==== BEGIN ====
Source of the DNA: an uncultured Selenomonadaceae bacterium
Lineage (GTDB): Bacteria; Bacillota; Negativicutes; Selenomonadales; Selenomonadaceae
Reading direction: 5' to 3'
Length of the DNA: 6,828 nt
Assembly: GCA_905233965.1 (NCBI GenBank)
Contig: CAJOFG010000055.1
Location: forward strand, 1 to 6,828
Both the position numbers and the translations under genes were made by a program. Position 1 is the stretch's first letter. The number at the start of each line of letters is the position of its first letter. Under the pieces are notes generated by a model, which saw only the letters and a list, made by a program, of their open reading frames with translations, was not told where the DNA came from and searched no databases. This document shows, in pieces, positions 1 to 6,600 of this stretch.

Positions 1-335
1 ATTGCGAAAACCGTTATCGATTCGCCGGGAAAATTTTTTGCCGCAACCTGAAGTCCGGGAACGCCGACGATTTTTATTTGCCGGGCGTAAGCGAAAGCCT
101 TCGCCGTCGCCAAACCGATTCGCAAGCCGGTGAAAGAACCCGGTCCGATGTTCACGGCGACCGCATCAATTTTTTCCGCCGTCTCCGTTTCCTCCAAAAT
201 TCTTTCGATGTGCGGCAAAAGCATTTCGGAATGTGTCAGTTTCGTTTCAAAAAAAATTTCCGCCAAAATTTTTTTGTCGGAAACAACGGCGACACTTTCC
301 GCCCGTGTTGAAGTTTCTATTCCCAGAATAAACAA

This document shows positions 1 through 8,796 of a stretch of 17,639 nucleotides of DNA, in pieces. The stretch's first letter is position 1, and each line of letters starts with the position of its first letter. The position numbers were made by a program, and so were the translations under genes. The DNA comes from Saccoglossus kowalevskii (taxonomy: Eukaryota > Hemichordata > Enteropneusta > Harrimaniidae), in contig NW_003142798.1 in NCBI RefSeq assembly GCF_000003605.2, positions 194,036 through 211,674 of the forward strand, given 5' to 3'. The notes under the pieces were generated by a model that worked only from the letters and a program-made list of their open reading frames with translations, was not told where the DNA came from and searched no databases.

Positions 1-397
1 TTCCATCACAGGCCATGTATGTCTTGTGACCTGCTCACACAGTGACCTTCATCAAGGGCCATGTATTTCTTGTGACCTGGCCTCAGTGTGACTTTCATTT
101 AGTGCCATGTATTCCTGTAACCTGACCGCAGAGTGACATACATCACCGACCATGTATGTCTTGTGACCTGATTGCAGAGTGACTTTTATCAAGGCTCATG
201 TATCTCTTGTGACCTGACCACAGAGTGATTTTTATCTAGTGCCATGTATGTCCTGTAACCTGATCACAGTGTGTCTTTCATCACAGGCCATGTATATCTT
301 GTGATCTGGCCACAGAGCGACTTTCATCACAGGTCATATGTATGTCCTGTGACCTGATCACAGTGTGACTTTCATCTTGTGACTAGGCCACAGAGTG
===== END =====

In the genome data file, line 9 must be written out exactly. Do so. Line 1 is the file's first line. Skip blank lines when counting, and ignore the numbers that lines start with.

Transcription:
Positions 1-335